By Dan Bernstein--
CBSChicago.com senior columnist
(CBS) The good news is that we really knew they probably weren't any good, anyway.
Not good news in that it's actually fun for any of us, but good in that we can let go of the collective fog we choose to embrace that allows annually for the tantalizing local possibilities afforded by a league that has devolved into more random chaos than we care to admit.
The NFL product sucks, and the Bears' version of it is now proven to be something consistently below that level, with coach John Fox now having sufficiently under-promised and commensurately delivered. Fox protects his trade secrets as if they are valuable corporate intellectual property, when they're easily obtained each game by opponents who seem well ahead of him.
He harrumphs as his offense misses blocks, mutters while the defensive line stays blocked and sputters as his hand-picked kicker clangs a gimme.
On Monday night at Soldier Field, it was Eagles 29, Bears 14, and here we are with a team that's already bad and hurt and can only hope for NFL silliness and attrition to take enough effect to raise its hopes. Anything else is dreaming, as it probably was from the outset.
That's the real benefit to having the facade ripped off this stalled rebuild at this point, saving us the pretense. This roster was poisoned for years by Jerry Angelo and then Phil Emery, and Ryan Pace has yet to have gained the benefit of the doubt that he can stop the bleeding. We saw the middle and bottom of this weak group forced into action Monday night, and we watched the fate of all the recent top picks.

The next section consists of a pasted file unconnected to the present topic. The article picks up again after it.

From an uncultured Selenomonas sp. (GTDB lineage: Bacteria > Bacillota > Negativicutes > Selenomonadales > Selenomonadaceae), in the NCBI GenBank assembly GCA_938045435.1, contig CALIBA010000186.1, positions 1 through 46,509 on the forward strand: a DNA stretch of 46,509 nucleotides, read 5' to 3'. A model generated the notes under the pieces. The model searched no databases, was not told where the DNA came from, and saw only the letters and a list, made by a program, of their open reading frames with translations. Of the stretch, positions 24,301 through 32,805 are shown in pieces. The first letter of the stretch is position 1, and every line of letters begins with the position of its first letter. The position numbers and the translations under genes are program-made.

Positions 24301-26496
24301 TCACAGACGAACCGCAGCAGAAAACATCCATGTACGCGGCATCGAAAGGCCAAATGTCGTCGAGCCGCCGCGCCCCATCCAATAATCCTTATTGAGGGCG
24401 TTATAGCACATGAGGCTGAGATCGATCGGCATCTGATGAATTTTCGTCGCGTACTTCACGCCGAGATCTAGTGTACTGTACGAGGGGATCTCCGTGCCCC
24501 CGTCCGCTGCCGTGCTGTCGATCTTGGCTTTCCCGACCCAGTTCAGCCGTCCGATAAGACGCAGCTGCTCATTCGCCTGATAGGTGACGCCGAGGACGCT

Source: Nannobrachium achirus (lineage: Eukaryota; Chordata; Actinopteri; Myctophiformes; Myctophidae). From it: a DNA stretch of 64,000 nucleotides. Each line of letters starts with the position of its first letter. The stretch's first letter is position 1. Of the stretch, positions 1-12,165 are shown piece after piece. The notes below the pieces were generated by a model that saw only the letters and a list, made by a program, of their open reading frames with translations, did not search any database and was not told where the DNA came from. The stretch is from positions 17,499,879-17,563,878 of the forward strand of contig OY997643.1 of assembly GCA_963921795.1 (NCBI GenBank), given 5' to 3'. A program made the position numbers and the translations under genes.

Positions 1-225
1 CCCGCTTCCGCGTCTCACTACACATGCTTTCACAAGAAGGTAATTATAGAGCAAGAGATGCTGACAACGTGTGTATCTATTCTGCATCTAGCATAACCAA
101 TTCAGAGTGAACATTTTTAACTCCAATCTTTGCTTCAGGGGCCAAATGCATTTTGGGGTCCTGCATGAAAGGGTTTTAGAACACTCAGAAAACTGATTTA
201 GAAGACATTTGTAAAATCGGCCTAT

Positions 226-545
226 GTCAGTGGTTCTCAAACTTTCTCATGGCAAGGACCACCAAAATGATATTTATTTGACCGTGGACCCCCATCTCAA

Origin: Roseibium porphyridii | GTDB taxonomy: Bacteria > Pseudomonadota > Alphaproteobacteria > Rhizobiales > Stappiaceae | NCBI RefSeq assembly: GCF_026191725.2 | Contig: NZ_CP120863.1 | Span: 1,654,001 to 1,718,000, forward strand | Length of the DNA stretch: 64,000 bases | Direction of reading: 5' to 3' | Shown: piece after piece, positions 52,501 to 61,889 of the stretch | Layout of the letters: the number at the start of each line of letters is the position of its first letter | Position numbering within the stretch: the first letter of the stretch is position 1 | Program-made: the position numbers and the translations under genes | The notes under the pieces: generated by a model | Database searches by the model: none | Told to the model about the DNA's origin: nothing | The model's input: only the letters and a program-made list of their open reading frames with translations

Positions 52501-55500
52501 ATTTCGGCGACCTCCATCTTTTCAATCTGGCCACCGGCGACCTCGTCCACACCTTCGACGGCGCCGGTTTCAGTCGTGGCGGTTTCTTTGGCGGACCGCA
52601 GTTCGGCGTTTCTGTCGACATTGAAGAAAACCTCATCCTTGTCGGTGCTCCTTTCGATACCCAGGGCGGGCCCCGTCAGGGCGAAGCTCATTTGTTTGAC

Leonard Floyd is a raw project who gets overpowered, Kevin White has all the quick-twitch suddenness of a warm egg-salad sandwich, Kyle Fuller is sitting hurt, Kyle Long is playing hurt, Shea McClellin is gone, Gabe Carimi is out of the game and the other first-rounders were traded for Jay Cutler, who's hurt.
Pace spent gazillions on the front seven while Fox ran off players he didn't want to coach, and we invested our trust that both know what they're doing. It's possible that both indeed know that they're in the process of continuing to screw this up, but we'll never find out. They talk about a football world that only they get to see, and I sure hope it's better than this one.
The exhibition game that just broke out is what back at rock bottom looks like, not materially different from the back-to-back 50-point surrenders by the Trestman team that eventually had owner Virginia McCaskey working blue in her stated assessments.
If the previous failures had her as "pissed off" as her son George described, this may have her throwing full beers at heads in meetings, screaming like Gordon Ramsay in perfect Stratford-upon-Avon accent or doing DeNiro as baseball-fan Capone at the round table in "The Untouchables."
I'd pay more to see that than another Bears game.
It will get marginally better, somehow, the certain dead-cat bounce all but guaranteed by how all this months-long NFL meatloaf gets ground up and formed, sliced and served. The design of the business makes sure of it.
But this was a bad night for a bad team, leaving us with the cold confrontation of reality – a bracing slap out of our collective and opportunistic stupor. Somewhere, we knew it.
We did the whole thing we do, with the big second game of the season and the hope and the big national stage and the natural inclination to diminish struggles and emphasize potential.
Our bad. We of all observers should know better.
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